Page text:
Sunday, February 17, 2008

Saturday, February 02, 2008

there IS a downside to illiteracy!

This just in, news that a British retail chain was forced to remove a product from their shelves because the name they used, the "Lolita" bed for six year old girls, didn't seem quite proper. No one seemed to notice when they introduced the product until some random (and obviously "bookish") Mom pointed it out on a website for mom's.

From the Reuters article:

Shop pulls "Lolita" bed for young girls

In "Lolita," a 1955 novel by Vladimir Nabokov, the narrator becomes sexually involved with his 12-year-old stepdaughter -- but Woolworths staff had not heard of the classic novel or two subsequent films based on it.

Hence they saw nothing wrong with advertising the Lolita Midsleeper Combi, a whitewashed wooden bed with pull-out desk and cupboard intended for girls aged about six until a concerned mother raised the alarm on a parenting website.

Neither the website (the one where they were selling the bed), nor the store (Woolworths) had heard of the book, but based on the buzz created by the picky bookworm Mom, inquiries were made, Wikipedia consulted, and action taken. The product is no longer available. Apparently the store is now looking into the vendors, to see what they knew. I predict they'll find no one who's read the book. New packaging will likely call it "Shirley," or "Princess," or something equally innocuous.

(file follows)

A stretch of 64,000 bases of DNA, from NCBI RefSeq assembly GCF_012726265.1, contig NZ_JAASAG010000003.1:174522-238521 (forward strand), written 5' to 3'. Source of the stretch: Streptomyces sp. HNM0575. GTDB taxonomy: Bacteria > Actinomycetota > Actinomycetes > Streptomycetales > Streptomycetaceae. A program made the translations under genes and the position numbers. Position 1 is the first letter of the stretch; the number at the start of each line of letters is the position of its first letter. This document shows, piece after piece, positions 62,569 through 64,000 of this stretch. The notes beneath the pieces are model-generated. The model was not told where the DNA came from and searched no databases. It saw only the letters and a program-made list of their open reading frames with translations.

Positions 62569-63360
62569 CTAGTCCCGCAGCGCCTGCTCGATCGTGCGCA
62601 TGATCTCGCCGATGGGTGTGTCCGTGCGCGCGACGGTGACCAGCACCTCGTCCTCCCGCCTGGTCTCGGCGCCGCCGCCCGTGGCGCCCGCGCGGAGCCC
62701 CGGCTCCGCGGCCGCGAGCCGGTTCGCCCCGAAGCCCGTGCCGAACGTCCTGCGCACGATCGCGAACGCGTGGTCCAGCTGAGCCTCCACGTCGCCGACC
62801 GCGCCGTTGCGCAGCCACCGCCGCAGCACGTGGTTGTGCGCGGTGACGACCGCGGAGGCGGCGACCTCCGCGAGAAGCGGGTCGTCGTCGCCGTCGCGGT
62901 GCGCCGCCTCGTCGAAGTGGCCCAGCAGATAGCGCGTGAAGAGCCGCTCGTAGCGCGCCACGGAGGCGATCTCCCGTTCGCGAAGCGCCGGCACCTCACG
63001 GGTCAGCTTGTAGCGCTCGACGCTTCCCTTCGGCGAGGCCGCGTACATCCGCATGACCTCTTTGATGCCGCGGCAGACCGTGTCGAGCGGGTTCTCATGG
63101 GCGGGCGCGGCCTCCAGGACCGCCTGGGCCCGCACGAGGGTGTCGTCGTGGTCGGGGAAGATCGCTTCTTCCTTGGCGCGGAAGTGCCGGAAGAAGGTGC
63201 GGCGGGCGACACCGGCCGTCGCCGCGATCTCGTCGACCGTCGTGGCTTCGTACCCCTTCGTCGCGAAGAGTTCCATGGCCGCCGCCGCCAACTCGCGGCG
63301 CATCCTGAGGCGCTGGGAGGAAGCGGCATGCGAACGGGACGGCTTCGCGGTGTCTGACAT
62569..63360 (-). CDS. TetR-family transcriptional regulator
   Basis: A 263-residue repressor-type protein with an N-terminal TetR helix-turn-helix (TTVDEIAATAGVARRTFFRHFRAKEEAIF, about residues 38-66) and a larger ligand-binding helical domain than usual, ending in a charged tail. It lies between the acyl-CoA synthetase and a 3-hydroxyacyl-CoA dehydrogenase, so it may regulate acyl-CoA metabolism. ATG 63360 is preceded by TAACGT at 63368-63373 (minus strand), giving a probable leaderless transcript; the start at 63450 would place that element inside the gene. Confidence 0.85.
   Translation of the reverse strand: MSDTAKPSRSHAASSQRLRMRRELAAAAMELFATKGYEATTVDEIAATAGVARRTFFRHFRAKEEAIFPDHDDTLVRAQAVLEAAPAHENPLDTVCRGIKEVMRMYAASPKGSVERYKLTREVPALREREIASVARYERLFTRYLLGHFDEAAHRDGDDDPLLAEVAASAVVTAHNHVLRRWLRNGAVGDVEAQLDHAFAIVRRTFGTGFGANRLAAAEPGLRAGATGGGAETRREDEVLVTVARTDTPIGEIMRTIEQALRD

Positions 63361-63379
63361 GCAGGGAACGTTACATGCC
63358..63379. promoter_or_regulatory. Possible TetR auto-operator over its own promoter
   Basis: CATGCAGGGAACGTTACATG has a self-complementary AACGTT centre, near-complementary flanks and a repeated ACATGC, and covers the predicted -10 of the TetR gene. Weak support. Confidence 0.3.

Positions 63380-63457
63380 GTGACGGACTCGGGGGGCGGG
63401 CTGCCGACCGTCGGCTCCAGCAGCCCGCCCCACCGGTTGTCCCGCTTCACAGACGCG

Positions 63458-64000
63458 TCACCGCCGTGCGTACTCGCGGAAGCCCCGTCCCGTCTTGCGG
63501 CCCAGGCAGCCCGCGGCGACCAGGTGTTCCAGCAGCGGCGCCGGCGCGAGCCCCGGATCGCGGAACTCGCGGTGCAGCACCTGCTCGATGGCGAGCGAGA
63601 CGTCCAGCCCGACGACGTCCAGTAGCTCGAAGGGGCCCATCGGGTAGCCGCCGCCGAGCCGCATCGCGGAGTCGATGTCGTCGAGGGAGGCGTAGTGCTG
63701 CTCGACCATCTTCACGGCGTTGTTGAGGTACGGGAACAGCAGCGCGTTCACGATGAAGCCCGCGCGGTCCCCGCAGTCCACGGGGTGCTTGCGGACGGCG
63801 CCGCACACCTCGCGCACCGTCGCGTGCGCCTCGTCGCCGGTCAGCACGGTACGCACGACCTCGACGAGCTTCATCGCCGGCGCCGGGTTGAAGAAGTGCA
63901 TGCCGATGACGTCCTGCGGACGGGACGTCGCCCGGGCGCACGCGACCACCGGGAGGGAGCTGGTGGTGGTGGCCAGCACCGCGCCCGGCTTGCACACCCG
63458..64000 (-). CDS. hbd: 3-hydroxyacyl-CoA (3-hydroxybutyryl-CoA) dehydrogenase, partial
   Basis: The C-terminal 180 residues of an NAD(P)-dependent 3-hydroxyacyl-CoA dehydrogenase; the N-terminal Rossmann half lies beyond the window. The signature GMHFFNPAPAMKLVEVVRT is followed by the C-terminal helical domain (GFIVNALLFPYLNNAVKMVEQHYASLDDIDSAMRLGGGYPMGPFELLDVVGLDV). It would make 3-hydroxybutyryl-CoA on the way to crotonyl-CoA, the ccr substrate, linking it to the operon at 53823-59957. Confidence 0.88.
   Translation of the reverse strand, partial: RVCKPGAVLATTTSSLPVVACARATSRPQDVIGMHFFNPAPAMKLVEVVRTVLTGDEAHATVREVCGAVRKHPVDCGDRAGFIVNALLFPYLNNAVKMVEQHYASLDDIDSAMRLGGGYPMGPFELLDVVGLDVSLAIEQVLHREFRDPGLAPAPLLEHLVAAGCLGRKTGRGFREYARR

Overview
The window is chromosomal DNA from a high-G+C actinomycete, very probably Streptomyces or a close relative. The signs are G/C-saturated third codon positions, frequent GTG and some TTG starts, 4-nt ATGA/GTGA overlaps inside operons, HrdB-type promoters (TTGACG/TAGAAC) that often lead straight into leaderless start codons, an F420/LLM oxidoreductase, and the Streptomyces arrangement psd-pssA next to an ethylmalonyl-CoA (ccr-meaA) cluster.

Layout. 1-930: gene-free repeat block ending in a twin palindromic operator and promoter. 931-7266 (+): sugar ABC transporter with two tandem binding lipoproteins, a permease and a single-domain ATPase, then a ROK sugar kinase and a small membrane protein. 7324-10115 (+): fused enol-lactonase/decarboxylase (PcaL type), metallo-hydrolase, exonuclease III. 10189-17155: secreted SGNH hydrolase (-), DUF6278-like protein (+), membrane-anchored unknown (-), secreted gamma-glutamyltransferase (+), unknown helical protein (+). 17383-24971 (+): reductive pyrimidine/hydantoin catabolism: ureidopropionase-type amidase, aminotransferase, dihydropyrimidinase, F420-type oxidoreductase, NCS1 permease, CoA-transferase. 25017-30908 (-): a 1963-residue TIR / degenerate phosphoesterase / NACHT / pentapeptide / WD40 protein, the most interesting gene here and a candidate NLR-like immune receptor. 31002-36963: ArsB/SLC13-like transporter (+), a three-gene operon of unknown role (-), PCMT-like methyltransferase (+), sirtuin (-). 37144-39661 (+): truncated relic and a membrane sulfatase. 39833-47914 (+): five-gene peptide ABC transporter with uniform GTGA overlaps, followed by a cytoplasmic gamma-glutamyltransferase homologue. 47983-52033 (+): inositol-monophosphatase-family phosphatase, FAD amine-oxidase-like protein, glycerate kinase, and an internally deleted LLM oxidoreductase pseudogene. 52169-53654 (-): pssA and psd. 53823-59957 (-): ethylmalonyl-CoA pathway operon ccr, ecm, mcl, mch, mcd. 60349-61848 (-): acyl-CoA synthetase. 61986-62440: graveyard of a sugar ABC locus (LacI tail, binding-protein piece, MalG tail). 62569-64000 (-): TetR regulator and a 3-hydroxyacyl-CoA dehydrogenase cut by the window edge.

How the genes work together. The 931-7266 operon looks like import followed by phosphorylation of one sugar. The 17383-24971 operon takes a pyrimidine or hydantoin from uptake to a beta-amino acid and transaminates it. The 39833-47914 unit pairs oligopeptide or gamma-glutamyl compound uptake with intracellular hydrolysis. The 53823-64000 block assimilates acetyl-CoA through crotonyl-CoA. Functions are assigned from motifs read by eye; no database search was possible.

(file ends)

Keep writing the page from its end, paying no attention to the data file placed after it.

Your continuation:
The crux of the situation, then, is that no one in the product chain understood the reference to Nabokov's immortal character from the book by the same name. No one in the store's merchandising hierarchy, or the website's hierarchy, or the vendor's organization had ever read the book, or couldn't take responsibility to say the product name could be less than apt. This is a sad but predictable state of affairs. I seriously doubt whether ameliorative measures to correct the general trend toward illiteracy of the public will have any effect. It's just too late. *sigh* And here, I thought the British were better than Americans that way. On second thought, I guess I still believe that. Oy.